Op-Ed by Atilla Sulker
Individuals from all corners of the political spectrum have been stirred up by the recent bans of various figures including Alex Jones and Louis Farrakhan. Some have praised these bans for providing good constraints on what they deem “fake news” or “hate speech.” Others have attacked these bans for being influenced by nefarious motives that are contra free speech. The debate regarding the extent to which social media sites may regulate speech has been going on for years now. Perhaps it is time for a reassessment.
The Fallacy of “Social Media Homogenization”
One of the biggest fallacies people fail to avoid in these debates is that all social media sites are homogenous goods. The successful entrepreneur understands the importance of differentiation in marketing their product, for it is differentiation that allows the entrepreneur to narrow down his market and attract consumers.
Just as in any other market, the social media titans, Facebook and Twitter, have developed very differently from each other, and each has its own distinctive features. Facebook has developed best for allowing like-minded people to connect with each other, while Twitter has become a bully pulpit for various figures in the political and pop culture world.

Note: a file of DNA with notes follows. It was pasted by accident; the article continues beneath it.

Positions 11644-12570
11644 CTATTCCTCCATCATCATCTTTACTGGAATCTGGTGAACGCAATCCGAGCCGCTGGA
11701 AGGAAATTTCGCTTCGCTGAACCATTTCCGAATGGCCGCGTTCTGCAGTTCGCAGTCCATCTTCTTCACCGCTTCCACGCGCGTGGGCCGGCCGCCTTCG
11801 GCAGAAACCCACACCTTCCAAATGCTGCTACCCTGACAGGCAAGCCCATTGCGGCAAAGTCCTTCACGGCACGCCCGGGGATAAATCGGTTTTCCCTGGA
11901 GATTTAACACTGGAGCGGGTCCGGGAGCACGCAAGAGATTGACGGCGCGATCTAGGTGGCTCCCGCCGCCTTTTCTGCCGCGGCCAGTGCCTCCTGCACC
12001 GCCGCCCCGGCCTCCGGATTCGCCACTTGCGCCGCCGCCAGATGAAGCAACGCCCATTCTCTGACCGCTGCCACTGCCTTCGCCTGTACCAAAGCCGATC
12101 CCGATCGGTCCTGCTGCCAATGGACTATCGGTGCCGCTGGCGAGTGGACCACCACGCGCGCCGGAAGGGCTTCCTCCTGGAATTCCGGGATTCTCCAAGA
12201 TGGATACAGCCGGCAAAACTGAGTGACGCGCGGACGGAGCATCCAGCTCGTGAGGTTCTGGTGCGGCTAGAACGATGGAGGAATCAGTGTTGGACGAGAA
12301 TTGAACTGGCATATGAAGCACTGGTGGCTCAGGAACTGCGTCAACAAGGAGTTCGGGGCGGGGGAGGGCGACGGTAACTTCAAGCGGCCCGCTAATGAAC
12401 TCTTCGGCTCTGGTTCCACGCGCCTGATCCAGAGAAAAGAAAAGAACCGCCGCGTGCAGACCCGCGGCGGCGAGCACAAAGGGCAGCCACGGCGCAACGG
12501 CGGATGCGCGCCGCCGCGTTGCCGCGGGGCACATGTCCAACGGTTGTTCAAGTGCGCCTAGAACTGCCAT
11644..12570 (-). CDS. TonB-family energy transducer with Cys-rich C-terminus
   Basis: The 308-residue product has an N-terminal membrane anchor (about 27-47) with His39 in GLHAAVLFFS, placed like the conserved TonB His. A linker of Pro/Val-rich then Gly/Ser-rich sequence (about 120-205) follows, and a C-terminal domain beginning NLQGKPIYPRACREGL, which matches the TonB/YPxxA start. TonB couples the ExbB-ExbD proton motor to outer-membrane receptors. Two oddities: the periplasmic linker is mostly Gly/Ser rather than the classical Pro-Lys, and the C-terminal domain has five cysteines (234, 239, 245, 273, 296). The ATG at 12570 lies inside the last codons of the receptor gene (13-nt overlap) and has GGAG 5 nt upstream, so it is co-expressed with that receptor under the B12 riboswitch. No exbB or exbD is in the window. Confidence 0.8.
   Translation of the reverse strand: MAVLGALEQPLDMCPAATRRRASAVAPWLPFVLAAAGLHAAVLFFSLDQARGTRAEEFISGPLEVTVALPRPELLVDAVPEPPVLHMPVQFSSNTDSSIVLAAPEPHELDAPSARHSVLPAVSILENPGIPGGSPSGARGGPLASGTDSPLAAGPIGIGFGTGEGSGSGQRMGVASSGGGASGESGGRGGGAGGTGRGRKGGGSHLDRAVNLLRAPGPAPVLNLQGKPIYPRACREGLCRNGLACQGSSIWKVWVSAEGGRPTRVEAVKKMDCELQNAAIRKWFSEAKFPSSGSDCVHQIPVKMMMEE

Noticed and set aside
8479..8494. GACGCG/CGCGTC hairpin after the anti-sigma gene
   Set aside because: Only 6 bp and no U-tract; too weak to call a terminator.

It would thus be wrong to compare all social media sites as if they were the same. The various consumer ends each social media site serves to satisfy determines its overall development. Many different factors will influence these ends. Among one of these factors is the extent to which speech is regulated.
If a given social media site aims to assist individuals and firms in networking with each other, they will likely not have any role in the market of sharing controversial opinions. Conversely, the social media platform that aims at giving a voice to those on the fringes of society will likely have no interest in entering the market of business networking. If we step back and look at the bigger picture, it is a fallacy to paint all social media sites with a broad brush stroke. Each one of them serves a unique purpose, and this purpose has a huge impact on how the site will develop in the longer run.
So perhaps the solution does not lie in calling for state interventions and boldly proclaiming that social media sites are ruthless monopolies trampling on free speech.